While she blamed Camilla Parker-Bowles for her marital troubles, Diana at some point began to believe Charles had other affairs. In October 1993 Diana wrote to a friend that she believed her husband was now in love with Tiggy Legge-Bourke and wanted to marry her. Legge-Bourke had been hired by Prince Charles as a young companion for his sons while they were in his care, and Diana was extremely resentful of Legge-Bourke and her relationship with the young princes.
Diana at the Cannes film festival in 1987
Diana was interviewed in a BBC Panorama interview with journalist Martin Bashir, broadcast on 20 November 1995. In it, Diana asserted of Hewitt, “Yes, I loved him. Yes, I adored him.” Of Camilla, she claimed “There were three of us in this marriage.” For herself, she said “I’d like to be a queen of people’s hearts.” On Charles’s suitability for kingship, she said: “Because I know the character I would think that the top job, as I call it, would bring enormous limitations to him, and I don’t know whether he could adapt to that.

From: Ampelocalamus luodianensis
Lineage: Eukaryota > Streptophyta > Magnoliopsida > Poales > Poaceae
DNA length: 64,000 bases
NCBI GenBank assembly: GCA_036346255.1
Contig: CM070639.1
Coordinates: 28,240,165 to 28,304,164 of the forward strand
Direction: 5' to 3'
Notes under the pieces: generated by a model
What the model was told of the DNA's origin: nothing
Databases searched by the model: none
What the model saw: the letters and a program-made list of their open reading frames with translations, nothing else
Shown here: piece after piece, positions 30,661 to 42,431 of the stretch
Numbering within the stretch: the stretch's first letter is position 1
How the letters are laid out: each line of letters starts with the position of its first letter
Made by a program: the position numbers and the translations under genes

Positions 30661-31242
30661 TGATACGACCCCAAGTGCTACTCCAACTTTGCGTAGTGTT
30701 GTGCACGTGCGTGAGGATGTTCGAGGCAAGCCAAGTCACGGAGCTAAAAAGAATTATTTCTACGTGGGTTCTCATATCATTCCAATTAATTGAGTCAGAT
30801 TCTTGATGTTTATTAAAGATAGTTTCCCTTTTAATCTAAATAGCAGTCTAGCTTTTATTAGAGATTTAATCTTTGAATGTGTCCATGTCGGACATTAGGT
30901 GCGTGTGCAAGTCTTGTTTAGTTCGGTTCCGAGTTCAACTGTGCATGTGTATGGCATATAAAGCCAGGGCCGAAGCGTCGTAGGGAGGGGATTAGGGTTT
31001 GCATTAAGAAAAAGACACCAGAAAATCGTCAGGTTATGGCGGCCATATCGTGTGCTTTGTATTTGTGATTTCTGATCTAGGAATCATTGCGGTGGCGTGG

In December 1995, the Queen asked Charles and Diana for “an early divorce,” as a direct result of Diana’s Panorama interview. This followed shortly after Diana’s accusation that Tiggy Legge-Bourke had aborted Charles’s child, after which Legge-Bourke instructed Peter Carter-Ruck to demand an apology. Two days before this story broke, Diana’s secretary Patrick Jephson resigned, later writing Diana had “exulted in accusing Legge-Bourke of having had an abortion”.
On 20 December 1995, Buckingham Palace publicly announced the Queen had sent letters to Charles and Diana advising them to divorce. The Queen’s move was backed by the Prime Minister and by senior Privy Councillors, and, according to the BBC, was decided after two weeks of talks. Prince Charles immediately agreed with the suggestion. In February Diana announced her agreement after negotiations with Prince Charles and representatives of the Queen, irritating Buckingham Palace by issuing her own announcement of a divorce agreement and its terms.
The divorce was finalised on 28 August 1996.
Diana received a lump sum settlement of around £17 million along with a clause standard in royal divorces preventing her from discussing the details. Diana and her advisers negotiated with Charles and his representatives, with Charles reportedly having to liquidate all of his personal holdings, as well as borrowing from the Queen, to meet her financial demands. The Royal Family would have preferred an alimony settlement, which would have provided some degree of control over the erstwhile Princess of Wales.